September in Taiwan is much much hotter then September in Maine or Massachusetts for that matter. After a long week of 80-90 degree weather and high humidity with no AC at schol, several of the other Hualien ETAs and I had decided that our one weekend plan was to find a place to swim. Gill suggested checking out 鯉魚潭 (Liyu lake) just outside of Hualien city, a popular tourist destination with many outdoor recreation activities including kayaking, canoeing, paddle-boating, hiking, and biking. “And swimming?” I asked Gill. “Hmmm you can swim but people usually only do in the mornings,” she said.
So on Saturday morning, determined to go swimming, I set out to find Liyu lake. It was only about 8 miles away from Hualien so I decided to bike there and meet my friends who were riding their scooters. Even though it was only 8 am, it was already sooo hot. By the time I got there I was absolutely covered in sweat. And very dehydrated. I bought some postcards and some iced tea and settled down to write next to a little old lady renting kayaks while simultaneously scoping out potential swimming spots along the lake. To my dismay, a big sign read, “NO SWIMMING.” How could this be, Gill had said people often swim here! I quickly scanned the water and realized there was not a soul swimming. I didn’t understand how such a beautifully clear lake was empty of swimmers on such a hot day. I began to hatch a plan. I would rent a kayak and then stage a capsize. The lady selling kayaks must have caught wind of my plan and quickly asked if I wanted to rent a kayak. I told her no, I would be okay. I decided causing a scene at the lake was probably not a good idea.
While I sat writing my postcards, I noticed a slew of no-see-ums circling my legs. I would write a couple of words and then shoo them all away in distress. It went on like this for a while until the little old lady noticed my silent battle and came over fretting. She said something I didn’t quite understand but I gathered she was talking about little black somethings. Then she pointed at my legs and exclaimed “red!” in Chinese. I tried to assure her that I was okay but she was very concerned. Finally she went back into her tent. I wrote a bit more when she suddenly reappeared and tapped on my leg. She handed me a small bottle of ointment and told me to put it on the red spots. It was very minty and the bugs left me alone after I applied it. I thanked her profusely and she went back to her tent smiling and shaking her head muttering something about foreigners.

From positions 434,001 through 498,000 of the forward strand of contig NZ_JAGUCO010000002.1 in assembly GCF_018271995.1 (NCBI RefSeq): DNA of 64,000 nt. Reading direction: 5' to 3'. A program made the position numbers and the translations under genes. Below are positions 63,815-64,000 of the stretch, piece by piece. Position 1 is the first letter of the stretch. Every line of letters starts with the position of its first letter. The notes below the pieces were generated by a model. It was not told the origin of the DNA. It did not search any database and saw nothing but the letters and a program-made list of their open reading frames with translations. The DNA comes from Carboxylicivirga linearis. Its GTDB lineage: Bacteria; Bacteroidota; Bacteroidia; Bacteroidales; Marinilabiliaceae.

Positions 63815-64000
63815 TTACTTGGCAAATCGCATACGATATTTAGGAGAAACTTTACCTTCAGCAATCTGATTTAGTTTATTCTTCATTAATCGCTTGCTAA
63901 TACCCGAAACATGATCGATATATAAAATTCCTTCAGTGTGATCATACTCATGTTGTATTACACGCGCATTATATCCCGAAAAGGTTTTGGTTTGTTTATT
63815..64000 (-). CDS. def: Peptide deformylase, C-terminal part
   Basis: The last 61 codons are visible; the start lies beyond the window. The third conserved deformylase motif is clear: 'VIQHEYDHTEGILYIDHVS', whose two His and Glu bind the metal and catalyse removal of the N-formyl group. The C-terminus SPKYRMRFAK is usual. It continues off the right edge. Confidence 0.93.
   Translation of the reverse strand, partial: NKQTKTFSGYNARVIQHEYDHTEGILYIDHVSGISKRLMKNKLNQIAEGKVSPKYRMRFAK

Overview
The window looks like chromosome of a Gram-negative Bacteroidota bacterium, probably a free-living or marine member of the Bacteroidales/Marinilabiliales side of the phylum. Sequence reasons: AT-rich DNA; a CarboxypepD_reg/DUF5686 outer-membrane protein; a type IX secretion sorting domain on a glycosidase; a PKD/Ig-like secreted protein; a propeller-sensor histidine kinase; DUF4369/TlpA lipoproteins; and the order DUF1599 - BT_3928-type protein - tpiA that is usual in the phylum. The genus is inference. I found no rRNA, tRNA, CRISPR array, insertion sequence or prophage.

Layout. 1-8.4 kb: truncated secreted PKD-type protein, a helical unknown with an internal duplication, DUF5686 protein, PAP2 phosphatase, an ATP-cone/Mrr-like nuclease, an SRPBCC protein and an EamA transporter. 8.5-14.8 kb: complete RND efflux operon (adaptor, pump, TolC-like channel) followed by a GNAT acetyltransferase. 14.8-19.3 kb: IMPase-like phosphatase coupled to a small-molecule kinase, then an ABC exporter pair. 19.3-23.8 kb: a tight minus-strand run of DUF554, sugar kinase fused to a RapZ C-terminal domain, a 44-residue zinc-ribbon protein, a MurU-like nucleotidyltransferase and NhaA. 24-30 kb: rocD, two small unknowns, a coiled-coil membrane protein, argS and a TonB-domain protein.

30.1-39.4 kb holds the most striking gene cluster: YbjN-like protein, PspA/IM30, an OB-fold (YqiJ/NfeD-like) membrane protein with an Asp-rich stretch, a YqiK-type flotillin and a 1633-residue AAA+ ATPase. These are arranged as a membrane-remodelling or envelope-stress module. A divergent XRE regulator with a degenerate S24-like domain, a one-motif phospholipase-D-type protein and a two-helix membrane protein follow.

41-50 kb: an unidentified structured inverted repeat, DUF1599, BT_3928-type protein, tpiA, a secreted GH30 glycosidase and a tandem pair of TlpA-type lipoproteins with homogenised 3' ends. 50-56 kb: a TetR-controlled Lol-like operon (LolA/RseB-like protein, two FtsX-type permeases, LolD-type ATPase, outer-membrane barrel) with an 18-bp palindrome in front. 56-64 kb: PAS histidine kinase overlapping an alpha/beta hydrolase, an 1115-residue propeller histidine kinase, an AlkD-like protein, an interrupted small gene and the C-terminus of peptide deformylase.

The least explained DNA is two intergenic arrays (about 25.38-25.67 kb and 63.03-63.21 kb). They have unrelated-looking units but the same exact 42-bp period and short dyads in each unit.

This was definitely not the first act if kindness I’ve witnessed in Taiwan so far and I frequently find myself in situations where I marvel at the generosity and thoughtfulness of Taiwanese people. For example, one day my friend Emma and I were walking out of school and a lady in a white van pulled over. She asked us what we are doing here and we told her we are teaching English in various Elementary schools throughout Hualien. She excitedly thanked us for coming to teach the children in Hualien, and pulled two waffles filled with red bean pastry from a little bag in the car. Now, when offered sweets from strangers in white vans in the US, it is probably a good idea to politely decline or try to ignore the stranger completely. However, in Hualien this was a completely different situation and we took the sweets and thanked her. Another time I was trying to figure out how to get to my first Chinese class and I was hopelessly lost on campus. I approached a group of guys and asked them where the language building was. They not only told me where, but walked me to the building and showed me the most convenient staircase. A different time I was getting ready to bike home from school and it was pouring rain. My co-teacher Demi begged me to be careful and then a few moments later decided it was far too dangerous for me to ride to the train station in the rain. She insisted that she would drive me home and pick me up the next morning at the train station. These are just a few examples of the many times I have been taken care of by complete strangers.
Back at Liyu lake, I decided to go for a short hike and then grab some lunch. Biked to the other side of the lake and began hiking the “exercise trail” according to the sign. It was intimidating to be alone in the woods with so many signs that warned of snakes and attack monkeys but I reminded myself I was just psyching myself out and I often hike or run alone in the US. The short hike turned out to be much longer than I expected and far steeper as well. The trail appeared to be infrequently hiked and I only saw one other person the whole time. The route was entirely made of rotten wooden stairs so it was a two hour stair stepping exercise. But the view was nice!
When I made it back down I finally met up with a few of my friends. We grabbed a bite to eat and decided to go for a kayaking adventure. We returned to my favorite little old lady who rented us several kayaks for a fairly cheap price. We kayaked for about an hour and explored the whole lake. This time I was more careful with the sun and brought excess sunscreen and a hat too so don’t worry mom no sunburn here!
The bike ride back was much smoother and before too long I was back home. Overall it was a wonderful adventure, minus the fact that we didn’t get to swim and the mysterious rash that appeared all over my whole body the next day that I have been unable to identify…